Ironically, Lex ended up going to the University of Tulsa, a school that at the time he enrolled had no academic buildings that he would be able to access on his own. That turn of events came to pass because of an eventful meeting with university officials in a parking lot. Lex had arranged to meet with the dean of the college of education to discuss whether there was any possibility of his pursuing his degree there. The dean suggested that they meet one another in the parking area serving his college, and when Lex arrived and wheeled out of a van in his electric wheelchair they started talking right there on the blacktop. As they discussed the various degree programs that might be available for Lex, every option seemed unworkable because of inaccessible entrances, inaccessible floors, inaccessible classrooms, and the like. Lex was becoming increasingly discouraged, until the dean of students walked up and joined the discussion. He pointed out a partially constructed building nearby, one without steps at the entrance, and said that it would be finished by the time Lex would be enrolling and would be accessible. In a sudden burst of inspiration and generosity, he told Lex that, after figuring out which classes he wished to take, Lex should call him and he would arrange for them to be offered in the accessible building. The deans handed Lex a university catalog and invited him to enroll. Lex, somewhat awestruck at the brilliant simplicity of the dean of student’s suggestion of moving classes to the new building, quickly took them up on the offer.

He likes to characterize the dean’s brainstorm as “the miracle in the parking lot.” The idea that if the facility in which an academic course is being offered is not accessible to and usable by students with disabilities the course can be offered in another facility that is accessible would later be applied to educational institutions under federal Section 504 regulations (and even later more expansively under the ADA) as the “Program Accessibility” requirement. To avoid discriminating on the basis of disability, covered academic entities can either make their existing buildings and classrooms comply with accessibility standards (facility accessibility), or they may reassign classes and other curricular elements to a facility that is accessible (program accessibility). Lex has also suggested more generally that the deans’ efforts to make common-sense adjustments to their programs to permit him to participate were the kind of appropriate and practical modifications that regulations would later require under the rubric of “reasonable accommodations.” In any event, the dean’s accommodating approach worked and, in 1971 Lex earned a degree in psychology, cum laude, from the University of Tulsa. Shortly thereafter, he did a research internship at the Baylor College of Medicine, and started graduate school in social psychology at the University of Houston. He soon reunited with renowned rehabilitation innovator, Dr. William Spencer, who during Lex’s previous period of rehabilitation at TIRR, had become a mentor to him. Spencer had grown increasingly interested in and supportive of fostering independent living skills and philosophy. With the sponsorship of TIRR and the federal Rehabilitation Services Administration, a group of former TIRR patients had started the Cooperative Living Residential Project, which provided dormitory style living in a barrier-free building, where the residents hired and managed their attendants, and shared arrangements for transportation. While pursuing his graduate studies (including research and teaching responsibilities), Lex lived in the Cooperative Living dormitory.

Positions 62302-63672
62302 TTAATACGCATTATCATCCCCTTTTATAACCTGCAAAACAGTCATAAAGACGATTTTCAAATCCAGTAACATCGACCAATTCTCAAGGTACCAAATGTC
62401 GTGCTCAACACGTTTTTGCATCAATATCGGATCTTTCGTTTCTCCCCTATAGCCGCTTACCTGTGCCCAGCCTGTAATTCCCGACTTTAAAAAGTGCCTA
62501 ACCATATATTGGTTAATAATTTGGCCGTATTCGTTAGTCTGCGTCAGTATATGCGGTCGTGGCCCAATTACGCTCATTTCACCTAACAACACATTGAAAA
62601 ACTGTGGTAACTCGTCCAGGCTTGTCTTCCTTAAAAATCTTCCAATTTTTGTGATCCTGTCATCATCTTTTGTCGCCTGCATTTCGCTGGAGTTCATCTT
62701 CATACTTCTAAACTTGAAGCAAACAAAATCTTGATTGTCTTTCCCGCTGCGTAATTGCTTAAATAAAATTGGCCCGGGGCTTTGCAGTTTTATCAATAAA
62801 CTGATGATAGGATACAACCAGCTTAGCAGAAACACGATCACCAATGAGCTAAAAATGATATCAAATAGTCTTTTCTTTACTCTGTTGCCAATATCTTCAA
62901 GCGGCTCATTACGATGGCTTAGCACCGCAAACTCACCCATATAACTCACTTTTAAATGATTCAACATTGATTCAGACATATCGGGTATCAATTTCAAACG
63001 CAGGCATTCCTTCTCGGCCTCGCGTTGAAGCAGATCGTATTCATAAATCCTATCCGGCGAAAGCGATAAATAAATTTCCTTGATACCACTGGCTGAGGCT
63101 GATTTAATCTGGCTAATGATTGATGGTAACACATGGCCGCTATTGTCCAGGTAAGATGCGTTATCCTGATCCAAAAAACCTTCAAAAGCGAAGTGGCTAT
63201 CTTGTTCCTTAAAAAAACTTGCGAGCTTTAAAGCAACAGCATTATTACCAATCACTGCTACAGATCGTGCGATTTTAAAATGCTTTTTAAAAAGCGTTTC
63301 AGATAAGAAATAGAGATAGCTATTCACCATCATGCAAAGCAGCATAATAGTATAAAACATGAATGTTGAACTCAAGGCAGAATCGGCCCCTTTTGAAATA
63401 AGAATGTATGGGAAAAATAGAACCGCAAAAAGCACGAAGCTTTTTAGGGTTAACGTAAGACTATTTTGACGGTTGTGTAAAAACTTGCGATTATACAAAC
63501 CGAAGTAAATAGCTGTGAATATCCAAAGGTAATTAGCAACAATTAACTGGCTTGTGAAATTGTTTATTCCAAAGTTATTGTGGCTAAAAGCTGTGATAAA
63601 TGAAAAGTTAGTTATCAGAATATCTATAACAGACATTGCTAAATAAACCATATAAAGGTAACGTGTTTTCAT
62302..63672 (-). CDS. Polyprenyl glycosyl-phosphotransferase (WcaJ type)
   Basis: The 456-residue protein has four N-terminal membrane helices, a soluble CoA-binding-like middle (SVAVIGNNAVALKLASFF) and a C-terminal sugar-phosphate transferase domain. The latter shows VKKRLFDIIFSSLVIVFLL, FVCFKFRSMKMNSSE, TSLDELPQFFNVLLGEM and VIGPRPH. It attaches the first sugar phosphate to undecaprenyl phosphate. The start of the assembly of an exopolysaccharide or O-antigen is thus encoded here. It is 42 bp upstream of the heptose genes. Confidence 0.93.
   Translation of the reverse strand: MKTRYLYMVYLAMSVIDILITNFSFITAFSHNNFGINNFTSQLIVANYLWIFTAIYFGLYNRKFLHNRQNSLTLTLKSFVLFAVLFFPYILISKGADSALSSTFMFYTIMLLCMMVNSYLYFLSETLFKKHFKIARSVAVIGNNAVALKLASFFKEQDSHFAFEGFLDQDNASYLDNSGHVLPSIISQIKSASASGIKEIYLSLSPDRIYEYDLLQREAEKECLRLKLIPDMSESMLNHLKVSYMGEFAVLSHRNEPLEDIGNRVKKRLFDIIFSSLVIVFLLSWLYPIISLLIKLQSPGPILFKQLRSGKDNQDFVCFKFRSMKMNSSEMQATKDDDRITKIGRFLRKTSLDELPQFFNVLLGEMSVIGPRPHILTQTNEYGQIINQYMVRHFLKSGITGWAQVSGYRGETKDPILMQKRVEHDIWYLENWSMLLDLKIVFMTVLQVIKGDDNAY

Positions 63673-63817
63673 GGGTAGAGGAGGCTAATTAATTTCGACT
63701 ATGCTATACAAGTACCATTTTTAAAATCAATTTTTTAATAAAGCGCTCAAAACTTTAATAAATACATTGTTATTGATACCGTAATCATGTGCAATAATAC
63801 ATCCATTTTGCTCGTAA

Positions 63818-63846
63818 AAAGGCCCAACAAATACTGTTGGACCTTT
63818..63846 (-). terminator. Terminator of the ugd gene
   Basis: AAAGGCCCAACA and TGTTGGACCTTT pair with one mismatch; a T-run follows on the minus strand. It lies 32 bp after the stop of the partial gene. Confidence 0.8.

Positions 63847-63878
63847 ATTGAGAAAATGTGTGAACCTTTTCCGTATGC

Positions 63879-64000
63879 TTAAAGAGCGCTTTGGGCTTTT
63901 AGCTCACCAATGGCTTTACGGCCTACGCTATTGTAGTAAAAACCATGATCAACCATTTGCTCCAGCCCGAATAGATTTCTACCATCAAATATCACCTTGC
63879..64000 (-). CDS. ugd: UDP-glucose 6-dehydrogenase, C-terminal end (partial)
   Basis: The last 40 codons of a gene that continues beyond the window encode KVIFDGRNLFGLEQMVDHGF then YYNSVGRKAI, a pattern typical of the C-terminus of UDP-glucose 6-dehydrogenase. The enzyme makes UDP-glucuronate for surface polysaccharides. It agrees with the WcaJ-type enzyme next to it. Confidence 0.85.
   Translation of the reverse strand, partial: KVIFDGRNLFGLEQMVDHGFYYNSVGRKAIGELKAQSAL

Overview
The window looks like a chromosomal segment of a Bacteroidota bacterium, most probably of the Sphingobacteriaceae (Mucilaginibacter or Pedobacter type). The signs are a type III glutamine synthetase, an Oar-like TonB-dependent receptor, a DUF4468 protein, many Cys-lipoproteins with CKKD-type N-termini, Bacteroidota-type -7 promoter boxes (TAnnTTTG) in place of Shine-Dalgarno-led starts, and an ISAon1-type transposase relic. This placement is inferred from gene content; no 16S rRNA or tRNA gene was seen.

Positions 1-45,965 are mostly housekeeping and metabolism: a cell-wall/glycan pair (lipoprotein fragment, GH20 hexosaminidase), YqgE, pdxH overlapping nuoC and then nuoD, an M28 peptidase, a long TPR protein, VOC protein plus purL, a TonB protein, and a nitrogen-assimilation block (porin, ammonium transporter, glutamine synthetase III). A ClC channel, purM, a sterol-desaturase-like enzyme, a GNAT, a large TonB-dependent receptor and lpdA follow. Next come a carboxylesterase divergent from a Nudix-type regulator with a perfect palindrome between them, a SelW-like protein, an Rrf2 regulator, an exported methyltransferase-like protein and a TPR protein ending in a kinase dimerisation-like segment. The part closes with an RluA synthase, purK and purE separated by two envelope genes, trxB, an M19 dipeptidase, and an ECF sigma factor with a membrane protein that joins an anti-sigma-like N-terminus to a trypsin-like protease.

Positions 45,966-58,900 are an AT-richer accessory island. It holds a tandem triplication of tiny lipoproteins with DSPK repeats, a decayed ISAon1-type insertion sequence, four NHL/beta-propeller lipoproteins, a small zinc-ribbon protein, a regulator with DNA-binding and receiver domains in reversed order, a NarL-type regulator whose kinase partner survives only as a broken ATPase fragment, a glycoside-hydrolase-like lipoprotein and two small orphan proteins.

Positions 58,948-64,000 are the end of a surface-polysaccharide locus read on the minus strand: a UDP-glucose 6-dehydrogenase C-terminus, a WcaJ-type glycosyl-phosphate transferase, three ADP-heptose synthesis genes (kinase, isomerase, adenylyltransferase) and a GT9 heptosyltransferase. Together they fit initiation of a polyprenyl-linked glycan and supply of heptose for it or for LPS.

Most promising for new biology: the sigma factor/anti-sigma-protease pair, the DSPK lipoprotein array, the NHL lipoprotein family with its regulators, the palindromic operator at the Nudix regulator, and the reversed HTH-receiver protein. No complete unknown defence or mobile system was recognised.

One day he met a fellow named Mac Brodie, who was living in a halfway house and had volunteered to work with the tenants of the cooperative living facility. Mac had been slammed into a tree by a land mine while serving as a soldier in Vietnam and had suffered a serious brain injury. As a result, he lost most of his short-term memory and much of his ability to think and make decisions. Lex and Mac quickly hit it off, became friends, and began a remarkable partnership. Mac helped Lex with numerous physical tasks, such as getting dressed, personal hygiene, and handling eating implements and drinks; and Lex assisted Mac in matters of memory, and in processing information, making decisions, managing finances, and keeping organized. Their interaction and mutual support was so smooth and effective that a picture of Mac and Lex should be next to the word “symbiosis” in the dictionary.